Kislev 9 is both the birthday and day of passing of Rabbi DovBer of Lubavitch, son of and successor to the founder of Chabad Chassidism, Rabbi Schneur
Zalman·of Liadi. Rabbi DovBer was known for his unique style of "broadening rivers" -- his teachings were the intellectual rivers to his father's wellspring, lending breadth and depth to the principles set down by Rabbi Schneur Zalman.
Born in Li'ozna, White Russia in 1773, Rabbi DovBer was named after Rabbi Schneur Zalman's mentor and teacher, Rabbi DovBer of Mezeritch,
who had passed away on Kislev 19 of the previous year. Rabbi DovBer assumed the leadership of
Chabad upon his father's passing in 1812. In 1813 he settled in the town of
Lubavitch, which was to serve as
the movement's headquarters for the next 102 years. In 1826, he was arrested on charges that his teachings threatened the imperial authority of the Czar, but was subsequently exonerated.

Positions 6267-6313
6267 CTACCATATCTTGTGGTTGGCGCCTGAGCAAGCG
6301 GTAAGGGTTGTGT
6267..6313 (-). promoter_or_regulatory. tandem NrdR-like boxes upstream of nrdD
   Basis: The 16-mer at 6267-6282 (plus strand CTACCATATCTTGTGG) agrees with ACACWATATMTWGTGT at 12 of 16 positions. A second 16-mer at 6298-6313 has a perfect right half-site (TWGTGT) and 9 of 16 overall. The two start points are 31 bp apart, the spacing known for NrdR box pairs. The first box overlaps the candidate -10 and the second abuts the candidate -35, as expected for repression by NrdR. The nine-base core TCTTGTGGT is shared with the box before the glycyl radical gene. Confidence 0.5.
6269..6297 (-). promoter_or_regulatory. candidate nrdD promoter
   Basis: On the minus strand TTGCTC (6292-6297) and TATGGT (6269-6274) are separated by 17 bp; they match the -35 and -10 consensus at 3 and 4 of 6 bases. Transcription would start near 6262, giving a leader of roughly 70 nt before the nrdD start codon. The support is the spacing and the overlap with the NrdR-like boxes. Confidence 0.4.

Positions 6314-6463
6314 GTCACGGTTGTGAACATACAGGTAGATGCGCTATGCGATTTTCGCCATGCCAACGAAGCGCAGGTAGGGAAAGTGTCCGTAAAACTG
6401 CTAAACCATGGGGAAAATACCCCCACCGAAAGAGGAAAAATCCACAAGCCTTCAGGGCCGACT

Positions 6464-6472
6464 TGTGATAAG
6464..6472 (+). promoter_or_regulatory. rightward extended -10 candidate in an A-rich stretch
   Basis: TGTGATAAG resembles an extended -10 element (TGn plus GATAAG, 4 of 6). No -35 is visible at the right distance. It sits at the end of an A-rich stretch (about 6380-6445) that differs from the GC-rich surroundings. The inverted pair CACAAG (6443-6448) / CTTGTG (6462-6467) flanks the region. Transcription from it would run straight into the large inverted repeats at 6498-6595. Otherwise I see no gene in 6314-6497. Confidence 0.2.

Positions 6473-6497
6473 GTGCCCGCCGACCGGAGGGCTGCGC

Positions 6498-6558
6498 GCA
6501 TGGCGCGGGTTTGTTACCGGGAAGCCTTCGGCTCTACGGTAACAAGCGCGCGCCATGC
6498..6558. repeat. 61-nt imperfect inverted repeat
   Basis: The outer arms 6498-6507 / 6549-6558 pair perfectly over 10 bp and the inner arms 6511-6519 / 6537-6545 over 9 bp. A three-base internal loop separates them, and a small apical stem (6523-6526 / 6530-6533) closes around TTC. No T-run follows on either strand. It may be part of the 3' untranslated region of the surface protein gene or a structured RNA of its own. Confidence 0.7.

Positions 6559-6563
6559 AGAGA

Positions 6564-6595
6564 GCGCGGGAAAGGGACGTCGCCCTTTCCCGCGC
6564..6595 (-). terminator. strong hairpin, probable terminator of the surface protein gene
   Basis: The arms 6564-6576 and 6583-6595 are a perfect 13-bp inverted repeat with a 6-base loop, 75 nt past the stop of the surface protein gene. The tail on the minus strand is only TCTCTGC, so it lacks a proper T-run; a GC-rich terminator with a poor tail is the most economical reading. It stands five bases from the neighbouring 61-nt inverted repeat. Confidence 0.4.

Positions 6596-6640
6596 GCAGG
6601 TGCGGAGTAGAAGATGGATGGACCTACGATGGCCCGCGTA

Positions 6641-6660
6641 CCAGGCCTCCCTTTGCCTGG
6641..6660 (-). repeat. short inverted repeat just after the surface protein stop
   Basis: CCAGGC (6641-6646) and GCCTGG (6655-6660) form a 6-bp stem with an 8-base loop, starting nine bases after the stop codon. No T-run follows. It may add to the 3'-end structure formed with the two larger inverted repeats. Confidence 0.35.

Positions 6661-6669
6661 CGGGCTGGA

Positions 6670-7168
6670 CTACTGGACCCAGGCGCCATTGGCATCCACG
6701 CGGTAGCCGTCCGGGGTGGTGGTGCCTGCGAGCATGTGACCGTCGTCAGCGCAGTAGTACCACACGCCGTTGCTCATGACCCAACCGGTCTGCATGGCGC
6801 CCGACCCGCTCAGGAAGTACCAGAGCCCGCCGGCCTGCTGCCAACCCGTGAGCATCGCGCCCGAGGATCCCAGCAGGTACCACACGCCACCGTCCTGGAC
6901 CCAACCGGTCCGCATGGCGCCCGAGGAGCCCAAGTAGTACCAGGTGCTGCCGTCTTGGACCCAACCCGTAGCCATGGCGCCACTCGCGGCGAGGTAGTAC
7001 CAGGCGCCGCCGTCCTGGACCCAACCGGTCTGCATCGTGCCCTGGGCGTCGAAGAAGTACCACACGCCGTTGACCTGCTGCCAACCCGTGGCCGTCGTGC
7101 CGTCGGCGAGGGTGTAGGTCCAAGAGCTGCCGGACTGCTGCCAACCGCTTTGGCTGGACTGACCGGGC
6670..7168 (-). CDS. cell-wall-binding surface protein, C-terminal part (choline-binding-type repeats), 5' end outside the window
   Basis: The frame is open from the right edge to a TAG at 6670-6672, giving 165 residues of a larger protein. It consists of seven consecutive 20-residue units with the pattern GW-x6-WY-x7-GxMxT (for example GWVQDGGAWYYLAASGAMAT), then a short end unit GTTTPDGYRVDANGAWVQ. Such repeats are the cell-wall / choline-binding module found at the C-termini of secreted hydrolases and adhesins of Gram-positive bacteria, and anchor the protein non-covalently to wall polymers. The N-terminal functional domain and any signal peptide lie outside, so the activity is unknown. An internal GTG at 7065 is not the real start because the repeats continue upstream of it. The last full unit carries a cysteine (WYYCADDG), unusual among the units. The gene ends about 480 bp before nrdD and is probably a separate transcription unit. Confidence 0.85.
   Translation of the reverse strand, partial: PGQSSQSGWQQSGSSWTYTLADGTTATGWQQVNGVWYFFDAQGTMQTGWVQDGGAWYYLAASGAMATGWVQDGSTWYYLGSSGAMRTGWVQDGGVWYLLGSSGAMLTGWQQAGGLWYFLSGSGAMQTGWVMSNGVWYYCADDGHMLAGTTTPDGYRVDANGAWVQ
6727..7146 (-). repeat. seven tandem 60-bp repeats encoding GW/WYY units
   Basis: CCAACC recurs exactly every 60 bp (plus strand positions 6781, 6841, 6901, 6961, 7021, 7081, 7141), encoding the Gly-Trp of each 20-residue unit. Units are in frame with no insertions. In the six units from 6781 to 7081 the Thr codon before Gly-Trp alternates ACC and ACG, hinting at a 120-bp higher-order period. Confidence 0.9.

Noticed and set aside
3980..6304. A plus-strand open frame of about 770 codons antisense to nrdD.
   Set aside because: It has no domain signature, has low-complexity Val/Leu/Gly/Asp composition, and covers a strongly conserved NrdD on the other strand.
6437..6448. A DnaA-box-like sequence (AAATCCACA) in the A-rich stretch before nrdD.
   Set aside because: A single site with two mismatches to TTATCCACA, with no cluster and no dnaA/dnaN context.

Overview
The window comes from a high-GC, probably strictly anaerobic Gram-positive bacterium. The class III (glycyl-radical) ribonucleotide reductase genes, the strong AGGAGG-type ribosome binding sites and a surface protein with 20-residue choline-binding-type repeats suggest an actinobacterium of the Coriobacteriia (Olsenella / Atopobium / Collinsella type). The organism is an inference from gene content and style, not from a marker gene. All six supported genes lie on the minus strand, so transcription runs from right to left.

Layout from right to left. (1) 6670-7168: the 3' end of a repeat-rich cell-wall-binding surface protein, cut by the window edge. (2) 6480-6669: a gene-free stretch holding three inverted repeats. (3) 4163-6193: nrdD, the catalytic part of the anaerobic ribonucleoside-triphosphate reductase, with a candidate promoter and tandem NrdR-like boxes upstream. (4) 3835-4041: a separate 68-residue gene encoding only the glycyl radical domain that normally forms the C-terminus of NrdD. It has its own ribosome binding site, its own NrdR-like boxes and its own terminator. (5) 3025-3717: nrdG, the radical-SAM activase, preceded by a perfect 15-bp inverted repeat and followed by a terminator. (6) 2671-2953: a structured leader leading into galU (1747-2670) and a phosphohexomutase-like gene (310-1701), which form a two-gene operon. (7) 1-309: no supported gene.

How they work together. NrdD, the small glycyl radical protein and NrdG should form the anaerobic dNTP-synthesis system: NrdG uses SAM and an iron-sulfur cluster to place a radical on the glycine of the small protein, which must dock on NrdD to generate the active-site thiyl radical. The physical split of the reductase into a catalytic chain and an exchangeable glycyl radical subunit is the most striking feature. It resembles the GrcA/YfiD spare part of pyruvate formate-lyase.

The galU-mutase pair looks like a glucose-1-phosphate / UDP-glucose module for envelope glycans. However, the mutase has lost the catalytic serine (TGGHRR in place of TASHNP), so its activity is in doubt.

Rabbi DovBer passed away on his 54th birthday in 1827, a
day before the first anniversary of his liberation (see calendar entries for
tomorrow, Kislev 10).
There was darkness and there was light. And He chose light.
He didn’t have to choose light. He could have chosen an eternal wrestling match of light and dark. What greater pleasure can there be than the aroma of darkness struck down and transformed to a throne for light?
Nevertheless, he chose light. He chose to set a time for the obliteration of darkness, a time of pure and perfect light. And what does He have from that?
He needs nothing from that. That is the plan He so desired.